Renewable Energy Glossary
Renewable Energy Certificate
Please see Green Certificate.
May be referenced as “REC” or “RECs”
Renewable Portfolio Standard (RPS)
“A legislative or regulatory mandate or goal for power generated from renewable sources.” (AECT)
Below is an expanded definition and explanation from the The National Renewable Energy Laboratory (NREL) Website on the the RPS Topic
A Renewable Portfolio Standard (RPS) is a regulatory mandate to increase production of energy from renewable sources such as wind, solar, biomass and other alternatives to fossil and nuclear electric generation. It’s also known as a renewable electricity standard.
An RPS is most successful in driving renewable energy projects when combined with the federal production tax credit. States often design them to drive a particular technology by providing “carve out” provisions that mandate a certain percentage of electricity generated comes from a particular technology (e.g. solar or biomass). States can choose to apply the RPS requirement to all its utilities or only the investor owned utilities. States can also define what technologies are eligible to count towards the RPS requirements.
Having adequate transmission capacity to accommodate generation from renewable resources is important for the success of an RPS. States with successful RPSs either have adequate transmission available or plans to build it.
Ratepayer impacts of an RPS can also derail its adoption politically. A counterbalance to the impacts on ratepayers is that RPS mandates usually drive local economic growth. Under a well designed RPS, costs are shared fairly by all ratepayers. Another way to address ratepayer impacts is to include provisions in the RPS to prevent costs from escalating excessively.
Design Best Practices
When designing an RPS, incorporate the following best practices:
- RPS targets should be stable, ramp up steadily over time and not be subject to sudden or uncertain shifts
- An RPS program should be of sufficient duration to allow for long-term contracting and financing
- An RPS program should apply to all load-serving entities: investor owned, municipal, and electric cooperatives, including suppliers of last resort
- The eligibility of specific renewable energy technologies and generators should be well defined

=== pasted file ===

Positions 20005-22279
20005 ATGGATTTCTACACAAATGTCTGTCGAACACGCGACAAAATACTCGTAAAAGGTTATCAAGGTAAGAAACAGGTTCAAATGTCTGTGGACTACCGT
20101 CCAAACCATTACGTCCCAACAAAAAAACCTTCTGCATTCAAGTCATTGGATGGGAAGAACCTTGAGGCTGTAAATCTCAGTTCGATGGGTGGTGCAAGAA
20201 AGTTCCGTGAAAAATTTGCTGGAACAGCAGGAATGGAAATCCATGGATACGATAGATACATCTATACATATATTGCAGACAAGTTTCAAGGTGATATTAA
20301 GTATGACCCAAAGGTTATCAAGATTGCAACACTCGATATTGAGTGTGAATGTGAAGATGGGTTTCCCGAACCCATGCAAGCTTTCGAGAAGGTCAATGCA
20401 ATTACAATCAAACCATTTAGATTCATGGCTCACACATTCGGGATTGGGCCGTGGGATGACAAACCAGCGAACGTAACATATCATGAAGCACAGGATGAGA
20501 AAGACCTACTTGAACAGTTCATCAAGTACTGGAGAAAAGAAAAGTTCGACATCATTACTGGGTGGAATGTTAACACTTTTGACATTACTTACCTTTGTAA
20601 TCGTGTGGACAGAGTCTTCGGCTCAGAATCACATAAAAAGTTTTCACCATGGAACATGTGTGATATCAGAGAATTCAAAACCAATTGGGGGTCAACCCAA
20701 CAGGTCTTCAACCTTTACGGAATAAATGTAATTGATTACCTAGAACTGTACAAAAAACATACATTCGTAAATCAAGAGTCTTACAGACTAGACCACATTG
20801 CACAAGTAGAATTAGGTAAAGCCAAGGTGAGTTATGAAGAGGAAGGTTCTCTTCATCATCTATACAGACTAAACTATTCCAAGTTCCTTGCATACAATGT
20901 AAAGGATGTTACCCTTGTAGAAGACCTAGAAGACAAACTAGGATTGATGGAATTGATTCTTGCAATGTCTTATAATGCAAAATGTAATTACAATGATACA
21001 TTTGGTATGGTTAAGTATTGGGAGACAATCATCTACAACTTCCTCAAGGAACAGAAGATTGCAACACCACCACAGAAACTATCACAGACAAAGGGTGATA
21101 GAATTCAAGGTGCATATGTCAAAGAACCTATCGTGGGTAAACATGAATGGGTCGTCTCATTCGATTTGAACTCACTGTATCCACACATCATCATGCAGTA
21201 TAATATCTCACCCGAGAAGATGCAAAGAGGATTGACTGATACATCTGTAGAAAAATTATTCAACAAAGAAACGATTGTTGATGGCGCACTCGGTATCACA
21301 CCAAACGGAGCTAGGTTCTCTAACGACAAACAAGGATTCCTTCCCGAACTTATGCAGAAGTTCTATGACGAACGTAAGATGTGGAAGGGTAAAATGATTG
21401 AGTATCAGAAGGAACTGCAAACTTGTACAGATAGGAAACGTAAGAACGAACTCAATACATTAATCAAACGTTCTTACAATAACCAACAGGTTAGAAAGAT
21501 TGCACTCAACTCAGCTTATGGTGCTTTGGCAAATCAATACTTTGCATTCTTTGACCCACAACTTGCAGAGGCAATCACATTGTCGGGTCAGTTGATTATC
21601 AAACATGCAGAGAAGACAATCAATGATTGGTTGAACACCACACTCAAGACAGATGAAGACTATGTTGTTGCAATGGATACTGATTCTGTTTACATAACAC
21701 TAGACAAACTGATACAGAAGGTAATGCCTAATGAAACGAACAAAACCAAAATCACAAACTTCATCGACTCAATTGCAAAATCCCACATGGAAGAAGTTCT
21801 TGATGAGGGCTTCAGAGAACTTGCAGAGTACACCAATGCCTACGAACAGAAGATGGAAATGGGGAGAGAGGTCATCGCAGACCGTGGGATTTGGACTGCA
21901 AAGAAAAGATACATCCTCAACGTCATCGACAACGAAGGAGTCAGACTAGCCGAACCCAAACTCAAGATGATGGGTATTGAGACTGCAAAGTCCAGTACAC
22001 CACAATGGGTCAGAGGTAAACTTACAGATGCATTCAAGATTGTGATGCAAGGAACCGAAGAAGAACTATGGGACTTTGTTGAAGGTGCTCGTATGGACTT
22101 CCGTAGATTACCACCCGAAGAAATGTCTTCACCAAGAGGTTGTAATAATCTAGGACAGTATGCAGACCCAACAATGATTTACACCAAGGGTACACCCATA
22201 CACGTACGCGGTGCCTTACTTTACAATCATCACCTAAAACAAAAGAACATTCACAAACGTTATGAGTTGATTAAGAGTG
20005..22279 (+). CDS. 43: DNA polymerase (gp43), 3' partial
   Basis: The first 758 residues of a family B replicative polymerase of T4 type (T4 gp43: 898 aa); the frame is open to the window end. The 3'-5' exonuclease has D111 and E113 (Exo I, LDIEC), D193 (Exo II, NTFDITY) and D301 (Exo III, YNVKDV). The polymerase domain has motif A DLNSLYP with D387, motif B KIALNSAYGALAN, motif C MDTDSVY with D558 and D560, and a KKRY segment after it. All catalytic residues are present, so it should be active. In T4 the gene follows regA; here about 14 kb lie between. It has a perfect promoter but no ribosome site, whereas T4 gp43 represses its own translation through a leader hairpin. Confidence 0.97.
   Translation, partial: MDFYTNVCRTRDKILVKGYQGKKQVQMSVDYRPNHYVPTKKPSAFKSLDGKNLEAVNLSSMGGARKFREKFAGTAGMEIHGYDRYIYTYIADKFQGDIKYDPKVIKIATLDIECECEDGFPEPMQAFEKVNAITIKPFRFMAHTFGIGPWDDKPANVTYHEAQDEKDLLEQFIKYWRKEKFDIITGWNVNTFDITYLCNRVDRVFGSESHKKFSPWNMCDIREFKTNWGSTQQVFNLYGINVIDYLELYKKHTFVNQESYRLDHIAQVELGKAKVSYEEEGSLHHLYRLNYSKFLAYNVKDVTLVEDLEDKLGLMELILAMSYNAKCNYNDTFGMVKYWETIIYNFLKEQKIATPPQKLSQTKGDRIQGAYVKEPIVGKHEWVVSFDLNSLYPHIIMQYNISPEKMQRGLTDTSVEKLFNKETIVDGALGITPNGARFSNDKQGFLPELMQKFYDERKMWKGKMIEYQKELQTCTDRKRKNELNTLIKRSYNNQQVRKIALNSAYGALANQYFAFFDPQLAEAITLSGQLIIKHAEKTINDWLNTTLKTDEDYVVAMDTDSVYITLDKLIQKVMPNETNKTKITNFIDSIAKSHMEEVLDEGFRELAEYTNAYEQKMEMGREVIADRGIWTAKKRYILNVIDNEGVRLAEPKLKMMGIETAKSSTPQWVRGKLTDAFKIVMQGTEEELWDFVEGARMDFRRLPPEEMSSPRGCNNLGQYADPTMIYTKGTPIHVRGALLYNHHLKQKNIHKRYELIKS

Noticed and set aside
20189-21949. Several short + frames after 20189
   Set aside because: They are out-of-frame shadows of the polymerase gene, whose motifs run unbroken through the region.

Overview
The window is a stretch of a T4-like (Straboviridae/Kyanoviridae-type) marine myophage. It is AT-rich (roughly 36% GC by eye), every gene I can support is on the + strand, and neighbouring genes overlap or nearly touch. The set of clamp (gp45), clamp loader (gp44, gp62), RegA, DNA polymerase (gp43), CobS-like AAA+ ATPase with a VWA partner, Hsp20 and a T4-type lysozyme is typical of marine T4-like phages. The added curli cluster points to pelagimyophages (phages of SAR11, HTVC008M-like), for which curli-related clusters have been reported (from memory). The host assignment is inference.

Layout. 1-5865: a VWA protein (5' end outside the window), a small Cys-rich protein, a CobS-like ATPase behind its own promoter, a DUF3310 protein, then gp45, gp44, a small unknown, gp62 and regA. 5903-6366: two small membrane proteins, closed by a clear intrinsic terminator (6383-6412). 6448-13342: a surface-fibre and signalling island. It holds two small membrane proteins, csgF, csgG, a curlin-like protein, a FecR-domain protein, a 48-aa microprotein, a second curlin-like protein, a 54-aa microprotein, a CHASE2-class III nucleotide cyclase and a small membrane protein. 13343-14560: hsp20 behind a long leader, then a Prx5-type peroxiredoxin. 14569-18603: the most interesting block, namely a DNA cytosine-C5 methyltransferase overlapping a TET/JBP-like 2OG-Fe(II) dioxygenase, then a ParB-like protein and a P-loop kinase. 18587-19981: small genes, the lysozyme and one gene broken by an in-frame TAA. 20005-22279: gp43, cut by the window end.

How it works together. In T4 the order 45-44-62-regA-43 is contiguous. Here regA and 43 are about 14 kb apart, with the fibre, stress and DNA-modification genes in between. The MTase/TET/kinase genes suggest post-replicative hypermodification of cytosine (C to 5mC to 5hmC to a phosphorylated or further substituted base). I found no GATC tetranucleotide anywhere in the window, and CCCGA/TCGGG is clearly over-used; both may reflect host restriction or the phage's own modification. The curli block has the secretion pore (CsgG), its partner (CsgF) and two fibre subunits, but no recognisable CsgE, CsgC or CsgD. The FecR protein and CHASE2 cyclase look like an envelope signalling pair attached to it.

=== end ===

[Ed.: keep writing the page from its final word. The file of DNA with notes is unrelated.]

- Use of tradable renewable energy credits for RPS compliance should be considered and adhered to with a robust tracking system
- The cost of RPS compliance should be allocated fairly across all utility customers
- An RPS program should be mandatory and impose non compliance penalties on those entities that fail to meet requirements.
For more information about renewable portfolio standards, see the following NREL publications:
- International Best Practices for Implementing and Designing Renewable Portfolio Standard Policies
- So you have questions about…Renewable Portfolio Standards: Resources & Technical Assistance
- Survey of State-Level Cost and Benefit Estimates of Renewable Portfolio Standards
- Including Alternative Resources in State Renewable Portfolio Standards Current Design and Implementation Experience
- State of the States 2010: The Role of Policy in Clean Energy Market Transformation
- State Clean Energy Practices: Renewable Portfolio Standards
The following resources may also prove helpful:
- Database of State Incentives for Renewable and Efficiency (DSIRE). A comprehensive source of information on incentives and policies that support renewables and energy efficiency in the United States. Also includes “Solar Carve-outs in Renewable Portfolio Standards,” which provides a high level summary of solar carve-outs in RPS policies and a summary of best practices.
- National Conference of State Legislatures’ Energy and Environment Legislation Tracking Database Searchable database for information on renewable energy bills that have been introduced in the 50 states and the District of Columbia.
- Recommended Principles and Best Practices for State Renewable Portfolio Standards. State-Federal RPS Collaborative (2009). Identifies principles and best practices emerging from state experiences to assist policymakers.
- Renewables Portfolio Standards in the United States: A Status Update. Lawrence Berkeley National Laboratory (2013). The presentation provides a review of current RPS policies and highlights carve-outs and recent political challenges; shows positive impacts on renewable energy development.
- Renewable Portfolio Standards Resources. Lawrence Berkeley National Laboratory. A resource for data, presentations and LBNL reports on RPS.
- The State of State Renewable Portfolio Standards PDF. Clean Energy States Alliance. Provides an overview of RPS track records, highlights their strengths, and outlines ways of addressing weaknesses.
Grid instability that occurs as a result of renewable generation because of its dependence on ideal weather condition for generation. Advances in technology (specifically with energy storage and grid management) are part of reducing such volatility.